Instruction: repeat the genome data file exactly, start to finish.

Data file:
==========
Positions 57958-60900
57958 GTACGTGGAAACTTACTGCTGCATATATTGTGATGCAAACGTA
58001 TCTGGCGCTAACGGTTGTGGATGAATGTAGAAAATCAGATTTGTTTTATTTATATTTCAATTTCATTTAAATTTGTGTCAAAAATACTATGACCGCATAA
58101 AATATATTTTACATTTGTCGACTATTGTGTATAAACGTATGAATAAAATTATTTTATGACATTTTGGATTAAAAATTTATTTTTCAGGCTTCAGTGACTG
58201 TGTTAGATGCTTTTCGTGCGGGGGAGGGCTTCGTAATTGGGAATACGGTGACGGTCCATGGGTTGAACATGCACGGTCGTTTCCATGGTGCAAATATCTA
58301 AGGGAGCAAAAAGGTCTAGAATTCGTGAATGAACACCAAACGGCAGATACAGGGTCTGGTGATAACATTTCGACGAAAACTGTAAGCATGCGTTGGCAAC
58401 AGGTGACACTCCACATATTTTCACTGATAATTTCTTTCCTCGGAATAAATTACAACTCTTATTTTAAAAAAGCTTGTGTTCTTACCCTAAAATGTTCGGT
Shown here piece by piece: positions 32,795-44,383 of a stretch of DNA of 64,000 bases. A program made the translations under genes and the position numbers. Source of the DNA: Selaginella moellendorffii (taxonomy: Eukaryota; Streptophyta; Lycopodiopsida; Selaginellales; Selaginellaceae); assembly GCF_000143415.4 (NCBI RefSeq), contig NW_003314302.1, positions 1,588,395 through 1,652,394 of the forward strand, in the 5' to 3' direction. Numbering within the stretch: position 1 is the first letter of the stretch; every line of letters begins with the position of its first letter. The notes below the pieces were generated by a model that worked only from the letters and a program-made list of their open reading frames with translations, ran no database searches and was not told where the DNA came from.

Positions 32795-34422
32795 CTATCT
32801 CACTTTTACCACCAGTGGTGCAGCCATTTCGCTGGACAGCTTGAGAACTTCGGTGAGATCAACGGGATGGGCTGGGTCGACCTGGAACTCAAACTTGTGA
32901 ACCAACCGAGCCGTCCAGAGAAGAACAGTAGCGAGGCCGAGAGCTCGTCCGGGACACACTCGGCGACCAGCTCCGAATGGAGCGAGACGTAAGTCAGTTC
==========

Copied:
Positions 57958-60900
57958 GTACGTGGAAACTTACTGCTGCATATATTGTGATGCAAACGTA
58001 TCTGGCGCTAACGGTTGTGGATGAATGTAGAAAATCAGATTTGTTTTATTTATATTTCAATTTCATTTAAATTTGTGTCAAAAATACTATGACCGCATAA
58101 AATATATTTTACATTTGTCGACTATTGTGTATAAACGTATGAATAAAATTATTTTATGACATTTTGGATTAAAAATTTATTTTTCAGGCTTCAGTGACTG
58201 TGTTAGATGCTTTTCGTGCGGGGGAGGGCTTCGTAATTGGGAATACGGTGACGGTCCATGGGTTGAACATGCACGGTCGTTTCCATGGTGCAAATATCTA
58301 AGGGAGCAAAAAGGTCTAGAATTCGTGAATGAACACCAAACGGCAGATACAGGGTCTGGTGATAACATTTCGACGAAAACTGTAAGCATGCGTTGGCAAC
58401 AGGTGACACTCCACATATTTTCACTGATAATTTCTTTCCTCGGAATAAATTACAACTCTTATTTTAAAAAAGCTTGTGTTCTTACCCTAAAATGTTCGGT
Shown here piece by piece: positions 32,795-44,383 of a stretch of DNA of 64,000 bases. A program made the translations under genes and the position numbers. Source of the DNA: Selaginella moellendorffii (taxonomy: Eukaryota; Streptophyta; Lycopodiopsida; Selaginellales; Selaginellaceae); assembly GCF_000143415.4 (NCBI RefSeq), contig NW_003314302.1, positions 1,588,395 through 1,652,394 of the forward strand, in the 5' to 3' direction. Numbering within the stretch: position 1 is the first letter of the stretch; every line of letters begins with the position of its first letter. The notes below the pieces were generated by a model that worked only from the letters and a program-made list of their open reading frames with translations, ran no database searches and was not told where the DNA came from.

Positions 32795-34422
32795 CTATCT
32801 CACTTTTACCACCAGTGGTGCAGCCATTTCGCTGGACAGCTTGAGAACTTCGGTGAGATCAACGGGATGGGCTGGGTCGACCTGGAACTCAAACTTGTGA
32901 ACCAACCGAGCCGTCCAGAGAAGAACAGTAGCGAGGCCGAGAGCTCGTCCGGGACACACTCGGCGACCAGCTCCGAATGGAGCGAGACGTAAGTCAGTTC